The “Inferno Painting”, as August called it, hung above his desk on Karlavägen and was one of his favourite paintings. Here, in “The Room of Imagination”, it stands on an easel, just as if August was still painting it today and has momentarily left the room. The motif with the large empty space in the middle, the opening of a cave towards a lighter sky, or a heavy downpour seen through the open window of the greenery is repeated with small variations in several of his paintings.
“Time and place do not exist; on a significant bases of reality, the imag- ination spins, weaving new patterns; a mixture of memories, experiences, free fancies, incongruities and improvisations.” Thus writes August in the foreword of his Dream Play, which lies spread out on the chairs for those who would like to read it themselves and create their own images, without the guiding voices of the actors. His words can also be read as a way in to many of his paintings. For the viewer it is about relinquishing the usual ways of seeing and, in an unbiased manner, allowing the free fantasies of the imagination to playfully create new and unexpected scenes.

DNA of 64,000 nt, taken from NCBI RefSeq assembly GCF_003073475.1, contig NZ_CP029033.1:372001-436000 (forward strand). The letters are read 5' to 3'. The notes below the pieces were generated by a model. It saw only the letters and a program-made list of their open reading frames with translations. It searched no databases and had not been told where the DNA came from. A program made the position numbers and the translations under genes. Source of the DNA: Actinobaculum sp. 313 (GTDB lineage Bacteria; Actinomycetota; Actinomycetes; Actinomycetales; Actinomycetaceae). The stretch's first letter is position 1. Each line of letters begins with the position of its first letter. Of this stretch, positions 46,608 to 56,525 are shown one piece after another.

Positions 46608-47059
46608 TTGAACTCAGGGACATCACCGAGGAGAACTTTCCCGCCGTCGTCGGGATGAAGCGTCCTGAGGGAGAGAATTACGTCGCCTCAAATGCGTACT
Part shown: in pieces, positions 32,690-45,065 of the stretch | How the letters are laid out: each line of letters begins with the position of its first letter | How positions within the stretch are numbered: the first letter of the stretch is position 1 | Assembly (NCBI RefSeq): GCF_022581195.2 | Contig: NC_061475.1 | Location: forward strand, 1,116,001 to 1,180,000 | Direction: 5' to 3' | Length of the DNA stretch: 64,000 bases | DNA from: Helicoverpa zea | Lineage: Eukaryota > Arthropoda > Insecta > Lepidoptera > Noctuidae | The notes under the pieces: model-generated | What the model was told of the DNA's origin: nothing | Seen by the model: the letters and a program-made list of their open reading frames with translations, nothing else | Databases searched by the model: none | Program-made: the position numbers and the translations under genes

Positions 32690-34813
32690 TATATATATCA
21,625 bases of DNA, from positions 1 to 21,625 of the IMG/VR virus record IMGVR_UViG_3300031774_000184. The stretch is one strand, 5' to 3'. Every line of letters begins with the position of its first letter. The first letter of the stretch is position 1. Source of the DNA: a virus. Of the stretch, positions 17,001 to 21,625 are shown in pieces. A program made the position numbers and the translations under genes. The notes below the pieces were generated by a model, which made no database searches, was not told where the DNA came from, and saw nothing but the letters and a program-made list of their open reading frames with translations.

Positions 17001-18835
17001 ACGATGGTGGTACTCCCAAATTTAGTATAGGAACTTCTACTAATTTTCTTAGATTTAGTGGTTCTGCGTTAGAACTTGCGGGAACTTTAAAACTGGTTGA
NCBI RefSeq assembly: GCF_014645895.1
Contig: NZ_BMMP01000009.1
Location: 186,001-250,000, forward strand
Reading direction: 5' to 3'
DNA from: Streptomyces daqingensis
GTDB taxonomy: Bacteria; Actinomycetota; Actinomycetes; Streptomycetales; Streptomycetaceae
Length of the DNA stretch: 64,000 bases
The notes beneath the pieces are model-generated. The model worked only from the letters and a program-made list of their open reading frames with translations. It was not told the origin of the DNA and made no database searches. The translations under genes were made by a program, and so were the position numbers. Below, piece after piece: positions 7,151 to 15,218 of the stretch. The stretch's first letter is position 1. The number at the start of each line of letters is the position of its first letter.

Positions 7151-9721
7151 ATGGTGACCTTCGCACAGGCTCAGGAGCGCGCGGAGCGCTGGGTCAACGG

Yet August always wanted complete control of how his plays should be performed. In the 28 (!) page long preface to Miss Julie, he provides de- tailed instructions for how the stage doors should be constructed in order to avoid “slamming the door so that it shakes the whole house”, which he regarded as a theatrical cliché. In the hastily but still very detailed sketch of a scene for Maria Stuart, a draft of a play that was never performed, we see how carefully the author has positioned the embroidery frame, the spinet and the pire-dieu, as if he thought: We have had quite enough of the free power of the imagination.